Pierce to Speak at Suffolk Law Event on November 4th

November 4, 2009

Scott Pierce is speaking on the Ariad v. Eli Lilly case at the Intellectual Property Brown Bag Lunch Series on November 4th. The Court of Appeals for the Federal Circuit will rehear Ariad Pharmaceuticals, et al. v. Eli Lilly and Co. (Fed. Cir. 2009) en banc. In Ariad, the Federal Circuit invalidated a patent, directed to modifying activity of a transcription factor, NF-kB, for failure to meet the "written description requirement" of 35 U.S.C. § 112, first paragraph. The issues on rehearing will be whether the written description requirement is separate from the "enablement requirement" of the same paragraph and, if so, its scope and purpose.

Scott will argue that courts, despite assertions that the written description and enablement requirements are separate, have applied the written description requirement as a function of enablement. Compliance has been measured by the ability of one skilled in the art to comprehend from the specification, as filed, the scope of the invention claimed. The possible implications of this interpretation of the written description requirement on the facts of Ariad will be discussed.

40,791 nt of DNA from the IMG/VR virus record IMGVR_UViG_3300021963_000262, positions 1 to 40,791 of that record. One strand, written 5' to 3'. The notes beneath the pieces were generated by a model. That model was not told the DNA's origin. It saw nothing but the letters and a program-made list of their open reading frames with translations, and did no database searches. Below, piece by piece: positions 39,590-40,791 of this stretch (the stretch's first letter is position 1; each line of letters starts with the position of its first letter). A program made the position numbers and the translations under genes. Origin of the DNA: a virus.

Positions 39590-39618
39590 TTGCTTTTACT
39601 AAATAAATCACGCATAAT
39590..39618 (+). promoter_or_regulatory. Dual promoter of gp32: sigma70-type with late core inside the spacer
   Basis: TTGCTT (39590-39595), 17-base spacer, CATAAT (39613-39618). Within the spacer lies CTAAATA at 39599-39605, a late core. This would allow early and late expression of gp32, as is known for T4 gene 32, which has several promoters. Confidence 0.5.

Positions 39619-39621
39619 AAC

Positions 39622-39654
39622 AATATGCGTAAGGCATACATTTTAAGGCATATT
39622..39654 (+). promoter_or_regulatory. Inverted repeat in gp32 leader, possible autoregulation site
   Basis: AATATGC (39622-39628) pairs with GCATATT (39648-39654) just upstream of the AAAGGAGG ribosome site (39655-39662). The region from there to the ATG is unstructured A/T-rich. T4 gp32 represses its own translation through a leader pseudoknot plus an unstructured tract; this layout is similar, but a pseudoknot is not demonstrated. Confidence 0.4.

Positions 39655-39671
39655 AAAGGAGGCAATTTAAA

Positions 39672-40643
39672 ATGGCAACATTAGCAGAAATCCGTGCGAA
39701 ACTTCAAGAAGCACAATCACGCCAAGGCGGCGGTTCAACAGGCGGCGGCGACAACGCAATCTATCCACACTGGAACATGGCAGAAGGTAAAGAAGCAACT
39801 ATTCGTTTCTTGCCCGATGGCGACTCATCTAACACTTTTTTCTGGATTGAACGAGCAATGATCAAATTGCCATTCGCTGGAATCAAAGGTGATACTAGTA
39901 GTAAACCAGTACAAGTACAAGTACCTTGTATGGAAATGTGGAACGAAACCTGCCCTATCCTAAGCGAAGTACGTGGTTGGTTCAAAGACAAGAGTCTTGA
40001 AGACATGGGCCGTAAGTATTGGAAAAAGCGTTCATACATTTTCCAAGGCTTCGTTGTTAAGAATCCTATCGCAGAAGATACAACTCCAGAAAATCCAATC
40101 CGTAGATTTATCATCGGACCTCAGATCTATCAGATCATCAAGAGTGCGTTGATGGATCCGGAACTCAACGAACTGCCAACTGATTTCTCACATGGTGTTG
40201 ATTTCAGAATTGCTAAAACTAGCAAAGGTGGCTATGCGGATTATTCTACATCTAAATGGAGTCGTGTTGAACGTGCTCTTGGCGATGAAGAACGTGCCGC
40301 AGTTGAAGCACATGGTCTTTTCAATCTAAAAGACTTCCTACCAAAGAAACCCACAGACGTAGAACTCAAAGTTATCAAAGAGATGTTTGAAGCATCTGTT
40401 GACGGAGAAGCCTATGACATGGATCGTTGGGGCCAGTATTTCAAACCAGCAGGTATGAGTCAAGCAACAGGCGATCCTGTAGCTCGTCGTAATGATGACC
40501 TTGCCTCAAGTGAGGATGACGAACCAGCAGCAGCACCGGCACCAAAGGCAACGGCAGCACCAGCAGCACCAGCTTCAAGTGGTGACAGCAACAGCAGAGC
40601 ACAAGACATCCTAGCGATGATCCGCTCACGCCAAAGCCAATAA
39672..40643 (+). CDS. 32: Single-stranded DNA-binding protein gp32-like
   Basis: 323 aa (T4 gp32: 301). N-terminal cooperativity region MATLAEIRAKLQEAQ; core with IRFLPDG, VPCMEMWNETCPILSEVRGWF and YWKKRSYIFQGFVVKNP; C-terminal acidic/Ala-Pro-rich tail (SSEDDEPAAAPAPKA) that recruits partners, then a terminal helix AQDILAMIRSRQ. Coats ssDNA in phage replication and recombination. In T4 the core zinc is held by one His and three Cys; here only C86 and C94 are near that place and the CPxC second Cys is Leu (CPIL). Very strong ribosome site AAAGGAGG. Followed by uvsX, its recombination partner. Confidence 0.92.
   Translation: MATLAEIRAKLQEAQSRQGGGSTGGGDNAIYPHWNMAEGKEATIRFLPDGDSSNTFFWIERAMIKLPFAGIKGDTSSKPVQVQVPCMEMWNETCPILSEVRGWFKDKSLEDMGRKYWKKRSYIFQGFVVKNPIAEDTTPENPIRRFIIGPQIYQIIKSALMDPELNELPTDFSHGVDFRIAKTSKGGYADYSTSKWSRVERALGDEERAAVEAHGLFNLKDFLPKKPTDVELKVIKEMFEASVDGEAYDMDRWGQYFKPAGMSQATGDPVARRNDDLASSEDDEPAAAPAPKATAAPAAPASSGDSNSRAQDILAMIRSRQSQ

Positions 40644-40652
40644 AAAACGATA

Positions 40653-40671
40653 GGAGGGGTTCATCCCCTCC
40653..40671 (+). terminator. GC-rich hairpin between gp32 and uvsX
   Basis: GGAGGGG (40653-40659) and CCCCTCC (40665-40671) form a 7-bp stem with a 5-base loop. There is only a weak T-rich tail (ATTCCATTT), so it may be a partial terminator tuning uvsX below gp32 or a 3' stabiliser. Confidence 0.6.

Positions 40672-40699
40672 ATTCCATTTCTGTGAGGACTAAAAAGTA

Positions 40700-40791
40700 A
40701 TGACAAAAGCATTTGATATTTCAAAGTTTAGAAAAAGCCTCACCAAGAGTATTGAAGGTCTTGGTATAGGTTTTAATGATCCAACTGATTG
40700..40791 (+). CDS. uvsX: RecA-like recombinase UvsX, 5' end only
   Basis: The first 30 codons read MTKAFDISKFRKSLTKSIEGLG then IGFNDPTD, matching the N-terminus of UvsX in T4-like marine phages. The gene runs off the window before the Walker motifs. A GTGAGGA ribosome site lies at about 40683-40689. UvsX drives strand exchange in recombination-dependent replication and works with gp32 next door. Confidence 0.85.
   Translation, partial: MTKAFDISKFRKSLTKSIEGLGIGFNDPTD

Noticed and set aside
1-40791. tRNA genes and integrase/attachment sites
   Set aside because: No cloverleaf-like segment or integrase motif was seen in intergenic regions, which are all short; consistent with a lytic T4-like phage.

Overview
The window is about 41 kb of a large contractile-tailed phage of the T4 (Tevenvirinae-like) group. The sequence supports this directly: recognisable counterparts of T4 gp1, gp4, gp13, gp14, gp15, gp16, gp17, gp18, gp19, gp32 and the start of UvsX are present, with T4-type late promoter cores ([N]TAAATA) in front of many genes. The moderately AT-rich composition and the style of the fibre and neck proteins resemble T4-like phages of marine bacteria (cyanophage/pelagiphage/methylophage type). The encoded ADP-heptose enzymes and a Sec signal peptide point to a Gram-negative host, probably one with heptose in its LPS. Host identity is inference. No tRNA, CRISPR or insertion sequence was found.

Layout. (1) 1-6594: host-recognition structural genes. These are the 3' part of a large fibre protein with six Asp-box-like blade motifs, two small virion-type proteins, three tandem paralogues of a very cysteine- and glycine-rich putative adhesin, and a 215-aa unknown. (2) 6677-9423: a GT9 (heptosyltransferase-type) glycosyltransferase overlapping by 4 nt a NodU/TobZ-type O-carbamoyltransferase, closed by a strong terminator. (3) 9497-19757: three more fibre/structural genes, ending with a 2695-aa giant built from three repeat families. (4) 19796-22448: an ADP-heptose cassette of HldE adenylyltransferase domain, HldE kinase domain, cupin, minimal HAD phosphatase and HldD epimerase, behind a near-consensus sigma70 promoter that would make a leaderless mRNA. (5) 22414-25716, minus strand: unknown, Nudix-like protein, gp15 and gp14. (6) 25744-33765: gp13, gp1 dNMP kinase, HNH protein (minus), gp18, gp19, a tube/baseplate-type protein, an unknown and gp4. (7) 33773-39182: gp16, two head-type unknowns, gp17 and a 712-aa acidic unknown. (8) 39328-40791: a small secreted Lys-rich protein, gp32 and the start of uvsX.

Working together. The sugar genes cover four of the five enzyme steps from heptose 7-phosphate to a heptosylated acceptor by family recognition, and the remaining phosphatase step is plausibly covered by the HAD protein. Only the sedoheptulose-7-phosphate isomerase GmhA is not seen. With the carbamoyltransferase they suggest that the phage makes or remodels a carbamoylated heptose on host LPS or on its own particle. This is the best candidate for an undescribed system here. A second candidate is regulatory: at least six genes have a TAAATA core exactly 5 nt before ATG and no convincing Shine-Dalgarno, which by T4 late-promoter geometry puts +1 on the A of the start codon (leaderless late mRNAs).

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November 4, 2009

Scott Pierce is speaking on the Ariad v. Eli Lilly case at the Intellectual Property Brown Bag Lunch Series on November 4th. The Court of Appeals for the Federal Circuit will rehear Ariad Pharmaceuticals, et al. v. Eli Lilly and Co. (Fed. Cir. 2009) en banc. In Ariad, the Federal Circuit invalidated a patent, directed to modifying activity of a transcription factor, NF-kB, for failure to meet the "written description requirement" of 35 U.S.C. § 112, first paragraph. The issues on rehearing will be whether the written description requirement is separate from the "enablement requirement" of the same paragraph and, if so, its scope and purpose.

Scott will argue that courts, despite assertions that the written description and enablement requirements are separate, have applied the written description requirement as a function of enablement. Compliance has been measured by the ability of one skilled in the art to comprehend from the specification, as filed, the scope of the invention claimed. The possible implications of this interpretation of the written description requirement on the facts of Ariad will be discussed.

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